How much extra spending will stick? In the short term, that depends on several factors, such as customer experience, whether a grocer excels at selling fresh produce online (if not, many newbies will go back to brick-and-mortar), its ability to scale up capacity in order to fulfill orders reliably and quickly amid the continuing stampede, and how quickly politicians lift distancing measures that deter in-store shopping. In 2020, the best estimate is that online grocery will hang on to 35% of the Covid-related spending surge in Italy, 40% in the US and France, and 45% in the UK and Germany.
That would be a major advance for online grocery. In the US, Germany, France, the UK and Italy, for instance, it is estimated that there are going to be about 350 million more online grocery orders in 2020 than there were in 2019, swelling the channel’s sales by about $36 billion year over year. Strategically, it’s like someone pressing the fast-forward button on the industry by several years. During the pandemic, online grocery penetration in the UK, France and Germany peaked at levels which were not expected until well after 2025. In Italy and the US, the comparable acceleration was as if 2024 and 2023 had come early.
To recalibrate the medium-term forecasts for the coronavirus age, three scenarios were modeled. The first is the most favorable for online grocery demand but the worst for humanity; it assumes that Covid-19 restrictions end quickly—only to be reinstated after six months or so because of a fresh wave of infections. In this “second wave spike” scenario, a vaccine wouldn’t be ready until mid-2021 after 18 months of development, further encouraging shoppers to rush to home delivery or curbside pickup, while grocers scale up fast enough to keep up with the next surge in demand, better serving both new and existing customers than in the first wave.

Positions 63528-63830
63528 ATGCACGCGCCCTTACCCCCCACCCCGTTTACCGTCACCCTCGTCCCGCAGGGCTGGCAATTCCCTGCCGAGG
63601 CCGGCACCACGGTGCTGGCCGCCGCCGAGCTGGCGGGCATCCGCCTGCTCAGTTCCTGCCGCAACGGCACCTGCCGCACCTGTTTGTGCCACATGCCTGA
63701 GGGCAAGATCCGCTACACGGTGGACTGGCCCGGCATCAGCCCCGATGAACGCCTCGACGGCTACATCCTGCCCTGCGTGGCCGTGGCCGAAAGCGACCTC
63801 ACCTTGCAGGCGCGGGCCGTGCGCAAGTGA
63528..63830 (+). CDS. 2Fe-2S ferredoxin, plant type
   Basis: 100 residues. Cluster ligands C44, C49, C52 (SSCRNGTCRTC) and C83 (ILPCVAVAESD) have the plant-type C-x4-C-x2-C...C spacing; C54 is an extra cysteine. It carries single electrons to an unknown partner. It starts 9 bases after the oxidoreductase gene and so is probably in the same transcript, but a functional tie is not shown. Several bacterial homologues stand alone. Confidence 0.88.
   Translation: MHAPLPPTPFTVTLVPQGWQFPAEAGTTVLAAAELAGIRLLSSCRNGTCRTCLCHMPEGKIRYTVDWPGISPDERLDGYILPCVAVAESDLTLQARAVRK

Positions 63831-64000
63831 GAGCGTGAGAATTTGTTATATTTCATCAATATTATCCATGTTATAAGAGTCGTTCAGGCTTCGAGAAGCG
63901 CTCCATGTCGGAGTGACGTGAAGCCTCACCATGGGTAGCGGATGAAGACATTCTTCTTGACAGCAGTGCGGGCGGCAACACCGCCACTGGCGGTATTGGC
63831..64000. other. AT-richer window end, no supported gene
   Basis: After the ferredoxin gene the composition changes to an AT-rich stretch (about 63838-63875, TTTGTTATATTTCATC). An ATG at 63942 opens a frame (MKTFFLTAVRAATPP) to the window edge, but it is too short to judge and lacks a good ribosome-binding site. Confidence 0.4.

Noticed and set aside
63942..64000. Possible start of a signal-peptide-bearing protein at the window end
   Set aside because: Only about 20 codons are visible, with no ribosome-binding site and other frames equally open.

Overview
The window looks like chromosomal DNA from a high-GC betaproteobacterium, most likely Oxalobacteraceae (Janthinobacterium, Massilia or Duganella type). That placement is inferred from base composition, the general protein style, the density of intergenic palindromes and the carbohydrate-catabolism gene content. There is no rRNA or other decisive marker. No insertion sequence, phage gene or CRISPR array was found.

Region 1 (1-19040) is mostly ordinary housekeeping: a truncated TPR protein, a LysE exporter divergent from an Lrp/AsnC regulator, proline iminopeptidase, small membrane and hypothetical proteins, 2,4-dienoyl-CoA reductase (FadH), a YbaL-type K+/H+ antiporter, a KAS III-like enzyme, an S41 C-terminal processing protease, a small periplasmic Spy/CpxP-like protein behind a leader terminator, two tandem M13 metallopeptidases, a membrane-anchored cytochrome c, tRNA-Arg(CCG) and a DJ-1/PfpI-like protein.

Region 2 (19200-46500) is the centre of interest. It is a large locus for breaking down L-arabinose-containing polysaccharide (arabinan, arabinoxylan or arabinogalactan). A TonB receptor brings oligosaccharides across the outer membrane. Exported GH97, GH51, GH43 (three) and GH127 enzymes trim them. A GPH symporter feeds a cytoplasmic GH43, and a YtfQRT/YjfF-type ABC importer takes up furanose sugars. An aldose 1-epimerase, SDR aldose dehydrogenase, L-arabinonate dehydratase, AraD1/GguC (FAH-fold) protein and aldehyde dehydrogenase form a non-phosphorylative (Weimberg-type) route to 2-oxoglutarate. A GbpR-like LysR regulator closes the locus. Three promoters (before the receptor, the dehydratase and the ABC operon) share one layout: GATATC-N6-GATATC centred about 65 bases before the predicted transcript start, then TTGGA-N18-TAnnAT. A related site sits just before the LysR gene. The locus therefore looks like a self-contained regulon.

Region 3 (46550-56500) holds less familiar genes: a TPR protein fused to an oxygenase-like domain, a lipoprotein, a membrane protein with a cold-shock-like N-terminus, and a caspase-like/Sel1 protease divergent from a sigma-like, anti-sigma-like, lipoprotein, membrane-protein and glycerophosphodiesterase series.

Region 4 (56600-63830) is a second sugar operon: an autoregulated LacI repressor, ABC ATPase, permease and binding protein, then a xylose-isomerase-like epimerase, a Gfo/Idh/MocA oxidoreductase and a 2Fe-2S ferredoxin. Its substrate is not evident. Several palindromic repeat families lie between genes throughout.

The second scenario—the “faster shift online”—anticipates a slower but more stable exit from restrictions, arrival of a vaccine within 12–14 months, grocers keeping up with most of the increased demand and a better customer experience than in the early stages of the pandemic (but still with room for improvement). The lower-growth scenario (“rapid return to traditional grocery”) anticipates a more modest acceleration of demand thanks to best-case management of the virus (a rapid removal of restrictions, no second wave of infections and a vaccine within 12 months), a patchier customer experience and a struggle on the part of some grocers to keep up with demand.
If the “second wave spike” scenario prevails (sincerely hoping it doesn’t), online grocery penetration could over the next five years soar to almost 14% in the UK, 13% in France, 11% in the US, more than 8% in Italy and 4% in Germany. That’s about one-and-a-half times the pre-Covid forecast in these countries—or even more. Yet even in the lower-growth scenarios, online grocery penetration is poised for a forecast-busting advance between now and 2025. Grocers are indeed running out of time to make e-commerce pay its way.
Three ways to fix online channel economics
Whilemoving online, most traditional grocers simply their in-store value proposition to the web, layering new capabilities and costs on top of their existing operational infrastructure. The in-store value proposition tends to generate an operating margin of 2%–4%. Yet replicating that online adds the hefty costs of picking orders on behalf of customers and providing home delivery or click and collect services—without removing significant store costs. Although these online services improve customers’ lives (to the extent of being a lifeline for many during lockdown), few grocers charge enough to cover their cost, if they charge at all. Even fewer have fully exploited the new revenue-raising opportunities created by the sector’s digital migration, such as selling online advertising space or monetizing customer insights.